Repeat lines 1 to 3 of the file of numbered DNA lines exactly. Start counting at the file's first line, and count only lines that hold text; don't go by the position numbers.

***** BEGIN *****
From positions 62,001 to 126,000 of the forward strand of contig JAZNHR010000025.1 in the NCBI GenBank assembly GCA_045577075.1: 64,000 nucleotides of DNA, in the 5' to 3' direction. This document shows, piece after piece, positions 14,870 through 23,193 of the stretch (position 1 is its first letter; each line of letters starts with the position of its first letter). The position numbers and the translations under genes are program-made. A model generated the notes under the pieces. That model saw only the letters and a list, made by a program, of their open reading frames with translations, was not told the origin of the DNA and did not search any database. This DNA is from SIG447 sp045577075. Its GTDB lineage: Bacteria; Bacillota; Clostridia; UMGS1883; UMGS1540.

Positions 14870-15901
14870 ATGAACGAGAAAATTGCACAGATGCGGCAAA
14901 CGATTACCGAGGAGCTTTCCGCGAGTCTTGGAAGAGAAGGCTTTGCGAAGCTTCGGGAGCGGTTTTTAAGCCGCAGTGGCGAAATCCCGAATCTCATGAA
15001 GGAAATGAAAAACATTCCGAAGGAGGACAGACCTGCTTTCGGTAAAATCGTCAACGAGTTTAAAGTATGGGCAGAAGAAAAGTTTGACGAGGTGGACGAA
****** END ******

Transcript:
From positions 62,001 to 126,000 of the forward strand of contig JAZNHR010000025.1 in the NCBI GenBank assembly GCA_045577075.1: 64,000 nucleotides of DNA, in the 5' to 3' direction. This document shows, piece after piece, positions 14,870 through 23,193 of the stretch (position 1 is its first letter; each line of letters starts with the position of its first letter). The position numbers and the translations under genes are program-made. A model generated the notes under the pieces. That model saw only the letters and a list, made by a program, of their open reading frames with translations, was not told the origin of the DNA and did not search any database. This DNA is from SIG447 sp045577075. Its GTDB lineage: Bacteria; Bacillota; Clostridia; UMGS1883; UMGS1540.

Positions 14870-15901
14870 ATGAACGAGAAAATTGCACAGATGCGGCAAA